Wednesday 11 October 2023

How I Discovered Johann Bessler’s Perpetual Motion Machine

I was about 15 years of age when I first encountered the Legend of Johann Bessler’s wheel. It was an excellent account written by R.T. Gould in his fascinating book “Oddities : A Book of Unexplained Facts” London 1928.  The chapter in question was called “The Wheel of Orffyreus”.  The story went as follows.

In 1712 Johann Bessler (aka ORFFYREUS) exhibited a machine which he claimed, drew its energy from gravity. Despite nearly twenty years of the most stringent tests, examinations and public trials, not the slightest sign of deception was ever found. Bessler died 33 years later, in poverty, still maintaining that his machine was genuine and there was no convincing evidence to the contrary. He had a number of supporters as well as enemies, and among his champions were some of the most respected men of the day. These men, included Gottfried Leibniz and Christian Wolff, top scientists of the calibre of Newton.

Bessler wanted to sell his machine for the sum of £20,000, a fortune in those days, equivalent to well over a million Pounds today. Despite the apparent audacity of asking such a large sum of money, it was not unique and in fact Bessler based the sum on the one offered by the British Board of Longitude, which, at the same time, was offering £20,000 to the first person to discover a means of locating the exact longitudinal position of a ship at sea . John Harrison eventually won the money although it took him and his son many years to get all of it from a reluctant British government.

Bessler failed to sell his machine, not for a lack of customers, but because he refused to allow access to his secret until he had the money in his possession. He offered his head to the axe man if he should be found to have deceived his prospective clients. But his determination not to risk being cheated defeated all negotiations. He died in harrowing circumstances years later, building Europe's first horizontal windmill to his own design of course. In mid-winter, starving, weak and in debt, he fell to his death.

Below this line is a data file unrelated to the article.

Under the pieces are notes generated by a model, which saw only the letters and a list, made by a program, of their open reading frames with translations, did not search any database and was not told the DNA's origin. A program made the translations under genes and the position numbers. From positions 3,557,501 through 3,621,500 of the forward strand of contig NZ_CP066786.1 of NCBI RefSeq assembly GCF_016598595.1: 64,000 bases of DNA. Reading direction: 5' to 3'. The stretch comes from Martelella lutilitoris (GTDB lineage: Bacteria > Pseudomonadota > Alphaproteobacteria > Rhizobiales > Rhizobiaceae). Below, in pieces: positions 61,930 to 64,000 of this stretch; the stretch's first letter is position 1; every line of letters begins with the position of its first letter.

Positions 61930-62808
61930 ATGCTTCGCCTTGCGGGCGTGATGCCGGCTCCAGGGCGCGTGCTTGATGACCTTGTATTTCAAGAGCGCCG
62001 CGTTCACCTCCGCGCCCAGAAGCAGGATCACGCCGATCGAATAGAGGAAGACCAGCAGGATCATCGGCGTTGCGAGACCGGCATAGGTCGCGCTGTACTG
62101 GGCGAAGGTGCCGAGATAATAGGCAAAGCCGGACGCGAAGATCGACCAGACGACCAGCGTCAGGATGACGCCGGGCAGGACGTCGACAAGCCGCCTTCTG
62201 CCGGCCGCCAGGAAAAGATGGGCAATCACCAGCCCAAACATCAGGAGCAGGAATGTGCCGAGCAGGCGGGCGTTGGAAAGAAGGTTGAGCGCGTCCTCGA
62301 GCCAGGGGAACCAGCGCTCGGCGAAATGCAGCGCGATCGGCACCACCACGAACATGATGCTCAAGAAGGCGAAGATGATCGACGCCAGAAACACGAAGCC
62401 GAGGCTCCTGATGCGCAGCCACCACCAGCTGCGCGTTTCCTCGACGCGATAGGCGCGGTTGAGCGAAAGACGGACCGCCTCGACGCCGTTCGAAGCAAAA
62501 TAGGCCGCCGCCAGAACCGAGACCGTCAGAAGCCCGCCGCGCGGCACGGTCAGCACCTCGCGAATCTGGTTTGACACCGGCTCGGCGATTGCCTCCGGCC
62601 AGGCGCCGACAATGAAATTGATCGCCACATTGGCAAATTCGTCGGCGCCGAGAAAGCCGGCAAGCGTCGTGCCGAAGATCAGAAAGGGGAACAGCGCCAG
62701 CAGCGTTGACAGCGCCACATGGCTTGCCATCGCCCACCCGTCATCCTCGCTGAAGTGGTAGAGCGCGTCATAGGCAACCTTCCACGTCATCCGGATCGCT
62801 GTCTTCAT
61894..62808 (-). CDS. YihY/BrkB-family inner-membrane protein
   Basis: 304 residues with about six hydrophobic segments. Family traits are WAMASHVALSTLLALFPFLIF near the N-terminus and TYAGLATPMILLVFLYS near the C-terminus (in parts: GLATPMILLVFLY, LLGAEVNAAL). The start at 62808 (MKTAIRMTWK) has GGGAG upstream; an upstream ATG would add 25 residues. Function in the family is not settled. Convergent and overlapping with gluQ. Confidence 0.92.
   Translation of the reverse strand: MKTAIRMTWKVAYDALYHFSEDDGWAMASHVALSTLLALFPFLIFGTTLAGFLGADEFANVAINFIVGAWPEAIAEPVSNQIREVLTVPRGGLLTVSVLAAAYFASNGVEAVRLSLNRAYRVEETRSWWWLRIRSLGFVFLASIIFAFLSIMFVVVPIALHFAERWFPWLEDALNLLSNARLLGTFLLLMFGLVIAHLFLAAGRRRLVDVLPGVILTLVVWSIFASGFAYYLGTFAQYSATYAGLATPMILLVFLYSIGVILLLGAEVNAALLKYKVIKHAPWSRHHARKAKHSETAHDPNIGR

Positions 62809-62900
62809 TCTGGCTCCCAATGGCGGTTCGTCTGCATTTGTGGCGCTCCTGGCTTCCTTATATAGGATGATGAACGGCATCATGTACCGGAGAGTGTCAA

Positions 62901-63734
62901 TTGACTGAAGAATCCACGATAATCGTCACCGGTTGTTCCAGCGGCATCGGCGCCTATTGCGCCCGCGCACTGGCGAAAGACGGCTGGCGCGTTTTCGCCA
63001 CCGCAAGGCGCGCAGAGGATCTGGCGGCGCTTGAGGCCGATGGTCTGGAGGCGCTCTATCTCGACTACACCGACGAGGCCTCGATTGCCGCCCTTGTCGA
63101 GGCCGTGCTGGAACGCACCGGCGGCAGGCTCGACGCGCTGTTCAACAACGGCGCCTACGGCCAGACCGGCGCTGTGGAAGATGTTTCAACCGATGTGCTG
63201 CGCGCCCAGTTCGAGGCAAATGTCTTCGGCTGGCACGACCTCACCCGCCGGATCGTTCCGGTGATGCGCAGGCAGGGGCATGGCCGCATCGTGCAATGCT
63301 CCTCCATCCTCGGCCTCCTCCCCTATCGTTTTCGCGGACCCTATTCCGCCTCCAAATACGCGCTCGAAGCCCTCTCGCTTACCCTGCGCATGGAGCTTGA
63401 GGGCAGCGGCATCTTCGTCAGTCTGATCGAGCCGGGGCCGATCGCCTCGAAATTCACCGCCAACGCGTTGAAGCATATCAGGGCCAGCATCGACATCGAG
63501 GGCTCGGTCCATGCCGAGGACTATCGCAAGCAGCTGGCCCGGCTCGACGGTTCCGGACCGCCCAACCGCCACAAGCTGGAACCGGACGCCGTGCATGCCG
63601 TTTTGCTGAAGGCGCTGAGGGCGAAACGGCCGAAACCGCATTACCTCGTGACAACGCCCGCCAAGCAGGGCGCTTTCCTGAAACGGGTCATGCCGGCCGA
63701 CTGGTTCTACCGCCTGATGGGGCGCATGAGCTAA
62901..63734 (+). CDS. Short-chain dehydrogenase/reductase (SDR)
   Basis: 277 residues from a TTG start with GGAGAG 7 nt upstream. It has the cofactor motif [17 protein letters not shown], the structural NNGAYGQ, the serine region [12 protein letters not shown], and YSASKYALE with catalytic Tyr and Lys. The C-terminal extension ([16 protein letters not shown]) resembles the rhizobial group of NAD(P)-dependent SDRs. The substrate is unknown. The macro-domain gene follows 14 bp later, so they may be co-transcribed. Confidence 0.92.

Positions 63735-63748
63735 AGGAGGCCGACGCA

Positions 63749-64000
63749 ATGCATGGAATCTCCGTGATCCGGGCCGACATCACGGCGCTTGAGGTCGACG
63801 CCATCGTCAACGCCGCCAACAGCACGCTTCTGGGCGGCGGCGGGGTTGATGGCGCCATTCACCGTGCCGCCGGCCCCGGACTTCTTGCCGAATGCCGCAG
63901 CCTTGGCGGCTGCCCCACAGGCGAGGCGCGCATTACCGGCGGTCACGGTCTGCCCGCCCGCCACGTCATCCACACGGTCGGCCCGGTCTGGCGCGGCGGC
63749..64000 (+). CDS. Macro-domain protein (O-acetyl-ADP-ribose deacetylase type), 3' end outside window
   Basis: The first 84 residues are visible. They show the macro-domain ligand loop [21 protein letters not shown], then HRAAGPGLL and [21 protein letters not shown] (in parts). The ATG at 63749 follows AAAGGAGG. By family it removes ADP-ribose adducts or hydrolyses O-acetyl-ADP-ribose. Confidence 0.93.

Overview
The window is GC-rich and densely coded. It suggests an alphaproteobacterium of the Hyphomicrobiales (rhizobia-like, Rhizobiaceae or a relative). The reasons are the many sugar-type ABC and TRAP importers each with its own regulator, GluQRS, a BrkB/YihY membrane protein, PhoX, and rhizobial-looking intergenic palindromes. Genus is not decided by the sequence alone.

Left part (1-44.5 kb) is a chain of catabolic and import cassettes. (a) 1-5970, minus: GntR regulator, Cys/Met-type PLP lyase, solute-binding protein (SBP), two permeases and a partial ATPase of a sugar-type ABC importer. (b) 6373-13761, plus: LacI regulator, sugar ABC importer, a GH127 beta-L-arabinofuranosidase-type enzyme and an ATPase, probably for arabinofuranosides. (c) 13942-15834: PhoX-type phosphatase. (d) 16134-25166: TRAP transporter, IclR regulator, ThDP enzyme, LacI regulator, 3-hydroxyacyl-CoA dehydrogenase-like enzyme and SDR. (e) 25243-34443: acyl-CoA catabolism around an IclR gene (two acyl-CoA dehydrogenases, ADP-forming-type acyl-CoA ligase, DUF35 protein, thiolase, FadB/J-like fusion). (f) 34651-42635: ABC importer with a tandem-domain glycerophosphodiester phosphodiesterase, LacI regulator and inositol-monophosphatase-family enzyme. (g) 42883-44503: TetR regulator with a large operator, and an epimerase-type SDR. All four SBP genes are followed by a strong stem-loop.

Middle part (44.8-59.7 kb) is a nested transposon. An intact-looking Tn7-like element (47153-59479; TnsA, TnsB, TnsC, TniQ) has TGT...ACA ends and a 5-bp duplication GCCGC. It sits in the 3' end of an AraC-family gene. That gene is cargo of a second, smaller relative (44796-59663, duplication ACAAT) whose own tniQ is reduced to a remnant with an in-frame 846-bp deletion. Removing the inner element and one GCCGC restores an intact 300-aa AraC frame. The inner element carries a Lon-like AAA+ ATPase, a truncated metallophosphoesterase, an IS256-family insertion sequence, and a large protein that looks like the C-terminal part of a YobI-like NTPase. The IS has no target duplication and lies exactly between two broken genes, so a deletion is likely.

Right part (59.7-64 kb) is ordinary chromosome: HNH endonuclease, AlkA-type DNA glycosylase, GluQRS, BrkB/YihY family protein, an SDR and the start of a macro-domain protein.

These two pictures show all that remain of his last project; a windmill with a vertical axle to take advantage of any wind, regardless of direction.  For more detail about the windmill visit my web site at http://www.orffyreus.org/

After his death the remains of the building were utilised for a number of different enterprises because it was so sturdily built that it was thought too valuable to allow to fall into decay.  I took these pictures and several more and even today more than 300 years later, it is being offered for sale subject to some conditions to preserve it.